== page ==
BERKELEY, Calif. - A new study on the installed costs of solar photovoltaic (PV) power systems in the United States showed that the average cost of these systems declined significantly from 1998 to 2007, but remained relatively flat during the last two years of this period, according to researchers at the Department of Energy’s Lawrence Berkeley National Laboratory (Berkeley Lab).
Researchers surmised that the overall decline in the installed cost of solar PV systems is mostly the result of decreases in nonmodule costs, such as the cost of labor, marketing, overhead, inverters, and the balance of systems.
“This suggests that state and local PV deployment programs - which likely have a greater impact on nonmodule costs than on module prices - have been at least somewhat successful in spurring cost reductions,” stated the report, which was written by Ryan Wiser, Galen Barbose, and Carla Peterman of Berkeley Lab’s Environmental Energy Technologies Division.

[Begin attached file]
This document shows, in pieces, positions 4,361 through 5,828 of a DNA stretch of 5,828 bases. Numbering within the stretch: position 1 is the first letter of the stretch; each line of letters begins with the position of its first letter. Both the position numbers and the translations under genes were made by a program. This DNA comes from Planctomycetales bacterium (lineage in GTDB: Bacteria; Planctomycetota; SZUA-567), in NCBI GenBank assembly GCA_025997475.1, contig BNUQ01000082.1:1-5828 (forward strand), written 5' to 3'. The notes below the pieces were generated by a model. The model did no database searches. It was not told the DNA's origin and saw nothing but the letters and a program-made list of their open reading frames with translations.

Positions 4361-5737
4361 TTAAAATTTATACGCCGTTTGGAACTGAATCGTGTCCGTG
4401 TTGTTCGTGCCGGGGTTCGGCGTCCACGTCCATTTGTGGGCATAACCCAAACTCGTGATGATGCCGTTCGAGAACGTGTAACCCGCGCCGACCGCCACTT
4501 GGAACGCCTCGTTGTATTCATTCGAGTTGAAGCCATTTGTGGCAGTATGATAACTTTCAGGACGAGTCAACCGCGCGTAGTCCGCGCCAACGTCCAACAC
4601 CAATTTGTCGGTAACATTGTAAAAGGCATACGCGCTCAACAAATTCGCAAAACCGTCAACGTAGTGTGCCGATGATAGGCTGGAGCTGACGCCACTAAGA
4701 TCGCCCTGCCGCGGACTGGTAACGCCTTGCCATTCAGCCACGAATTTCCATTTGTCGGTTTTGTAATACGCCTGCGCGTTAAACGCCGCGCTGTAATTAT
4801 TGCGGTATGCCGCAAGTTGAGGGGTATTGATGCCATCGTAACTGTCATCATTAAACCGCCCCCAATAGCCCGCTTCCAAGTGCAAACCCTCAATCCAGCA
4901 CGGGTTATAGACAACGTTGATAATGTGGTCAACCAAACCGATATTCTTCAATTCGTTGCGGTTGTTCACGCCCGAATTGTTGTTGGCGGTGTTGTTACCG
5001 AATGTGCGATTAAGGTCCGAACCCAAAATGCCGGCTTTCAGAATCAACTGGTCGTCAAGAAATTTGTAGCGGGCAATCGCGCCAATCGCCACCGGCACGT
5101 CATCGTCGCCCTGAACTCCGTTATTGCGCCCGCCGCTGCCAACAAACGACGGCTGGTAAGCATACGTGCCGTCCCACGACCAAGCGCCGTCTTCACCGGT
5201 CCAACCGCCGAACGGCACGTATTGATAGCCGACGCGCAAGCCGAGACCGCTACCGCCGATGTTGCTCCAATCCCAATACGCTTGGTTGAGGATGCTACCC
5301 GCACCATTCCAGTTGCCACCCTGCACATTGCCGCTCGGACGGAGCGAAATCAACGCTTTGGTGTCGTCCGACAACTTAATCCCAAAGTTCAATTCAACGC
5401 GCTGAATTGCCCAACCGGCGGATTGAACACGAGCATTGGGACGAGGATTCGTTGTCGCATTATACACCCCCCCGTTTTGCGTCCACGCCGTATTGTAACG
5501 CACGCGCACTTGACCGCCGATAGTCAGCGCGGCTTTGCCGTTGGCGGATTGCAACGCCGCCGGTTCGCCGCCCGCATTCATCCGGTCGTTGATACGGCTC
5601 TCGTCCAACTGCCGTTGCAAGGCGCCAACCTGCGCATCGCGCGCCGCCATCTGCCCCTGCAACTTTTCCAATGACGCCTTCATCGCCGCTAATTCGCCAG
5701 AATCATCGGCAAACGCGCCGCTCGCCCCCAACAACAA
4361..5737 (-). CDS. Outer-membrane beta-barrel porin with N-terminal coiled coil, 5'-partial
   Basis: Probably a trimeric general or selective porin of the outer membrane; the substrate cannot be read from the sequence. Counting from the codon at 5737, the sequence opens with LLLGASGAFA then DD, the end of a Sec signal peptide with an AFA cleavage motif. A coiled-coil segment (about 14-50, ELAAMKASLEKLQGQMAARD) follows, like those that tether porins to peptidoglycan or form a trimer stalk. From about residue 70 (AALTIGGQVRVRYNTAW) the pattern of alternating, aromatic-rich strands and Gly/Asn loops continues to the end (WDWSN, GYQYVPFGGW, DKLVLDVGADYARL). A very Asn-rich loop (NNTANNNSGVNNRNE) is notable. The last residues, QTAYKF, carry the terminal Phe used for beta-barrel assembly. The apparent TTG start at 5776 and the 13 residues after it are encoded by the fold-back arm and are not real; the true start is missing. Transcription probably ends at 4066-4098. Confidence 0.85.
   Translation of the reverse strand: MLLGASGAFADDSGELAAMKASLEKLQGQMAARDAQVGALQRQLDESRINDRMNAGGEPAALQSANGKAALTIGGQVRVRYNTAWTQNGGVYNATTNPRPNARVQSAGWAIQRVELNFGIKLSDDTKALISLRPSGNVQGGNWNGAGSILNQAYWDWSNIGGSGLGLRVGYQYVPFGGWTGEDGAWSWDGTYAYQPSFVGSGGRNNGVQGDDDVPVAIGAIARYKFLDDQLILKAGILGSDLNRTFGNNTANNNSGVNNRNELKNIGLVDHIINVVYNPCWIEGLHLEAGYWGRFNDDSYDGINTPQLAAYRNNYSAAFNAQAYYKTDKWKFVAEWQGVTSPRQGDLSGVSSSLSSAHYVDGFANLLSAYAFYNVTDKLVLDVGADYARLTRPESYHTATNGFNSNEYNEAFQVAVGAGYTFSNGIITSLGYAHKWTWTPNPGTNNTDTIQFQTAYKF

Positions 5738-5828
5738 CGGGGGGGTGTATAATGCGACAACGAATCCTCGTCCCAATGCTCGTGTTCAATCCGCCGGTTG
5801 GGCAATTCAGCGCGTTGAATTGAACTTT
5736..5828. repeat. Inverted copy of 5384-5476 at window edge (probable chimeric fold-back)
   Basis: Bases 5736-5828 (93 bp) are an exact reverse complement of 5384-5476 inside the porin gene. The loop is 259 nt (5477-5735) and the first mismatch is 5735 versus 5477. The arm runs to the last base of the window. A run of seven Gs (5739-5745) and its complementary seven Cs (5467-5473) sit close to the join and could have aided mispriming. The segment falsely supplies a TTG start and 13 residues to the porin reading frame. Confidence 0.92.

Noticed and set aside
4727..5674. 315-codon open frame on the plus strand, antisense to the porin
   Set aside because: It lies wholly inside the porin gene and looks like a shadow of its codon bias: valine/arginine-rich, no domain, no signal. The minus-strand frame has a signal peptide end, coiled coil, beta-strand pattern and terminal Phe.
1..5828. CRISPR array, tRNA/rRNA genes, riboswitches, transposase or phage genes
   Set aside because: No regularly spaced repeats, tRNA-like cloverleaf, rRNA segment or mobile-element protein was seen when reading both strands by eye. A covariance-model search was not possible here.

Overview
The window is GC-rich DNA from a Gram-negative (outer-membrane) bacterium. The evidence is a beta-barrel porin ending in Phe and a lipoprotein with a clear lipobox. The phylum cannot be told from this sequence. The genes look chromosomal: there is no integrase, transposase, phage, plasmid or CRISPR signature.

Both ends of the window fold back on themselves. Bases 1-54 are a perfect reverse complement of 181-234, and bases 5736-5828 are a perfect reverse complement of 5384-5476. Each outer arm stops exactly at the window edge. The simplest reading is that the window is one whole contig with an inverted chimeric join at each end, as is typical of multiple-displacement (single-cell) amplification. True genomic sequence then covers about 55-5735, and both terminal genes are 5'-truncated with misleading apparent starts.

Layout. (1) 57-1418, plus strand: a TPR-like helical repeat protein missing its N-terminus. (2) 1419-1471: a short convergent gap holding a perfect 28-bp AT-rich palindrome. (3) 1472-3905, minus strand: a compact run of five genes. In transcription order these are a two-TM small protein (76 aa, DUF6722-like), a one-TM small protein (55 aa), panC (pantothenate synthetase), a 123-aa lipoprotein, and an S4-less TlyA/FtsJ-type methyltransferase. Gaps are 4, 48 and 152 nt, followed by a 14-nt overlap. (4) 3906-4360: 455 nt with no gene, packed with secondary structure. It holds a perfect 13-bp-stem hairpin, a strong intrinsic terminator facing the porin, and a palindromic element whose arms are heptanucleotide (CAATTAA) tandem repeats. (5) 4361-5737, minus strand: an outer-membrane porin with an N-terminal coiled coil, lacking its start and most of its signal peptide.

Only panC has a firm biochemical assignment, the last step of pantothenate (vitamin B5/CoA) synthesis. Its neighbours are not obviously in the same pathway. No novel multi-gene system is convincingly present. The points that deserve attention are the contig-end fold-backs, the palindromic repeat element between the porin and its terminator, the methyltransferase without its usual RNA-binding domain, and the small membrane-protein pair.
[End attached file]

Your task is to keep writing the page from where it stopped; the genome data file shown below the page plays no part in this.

Installations of solar PV systems have grown at a rapid rate in the United States and governments have offered various incentives to expand the solar market.
“A goal of government incentive programs is to help drive the cost of PV systems lower. One purpose of this study was to provide reliable information about the costs of installed systems over time,” said Wiser.
The study examined 37,000 grid-connected PV systems installed between 1998 and 2007 in 12 states. It found that average installed costs, in terms of real 2007 dollars per installed watt, declined from $10.50 per watt in 1998 to $7.60 per watt in 2007, equivalent to an average annual reduction of 30 cents per watt or 3.5 percent per year in real dollars.
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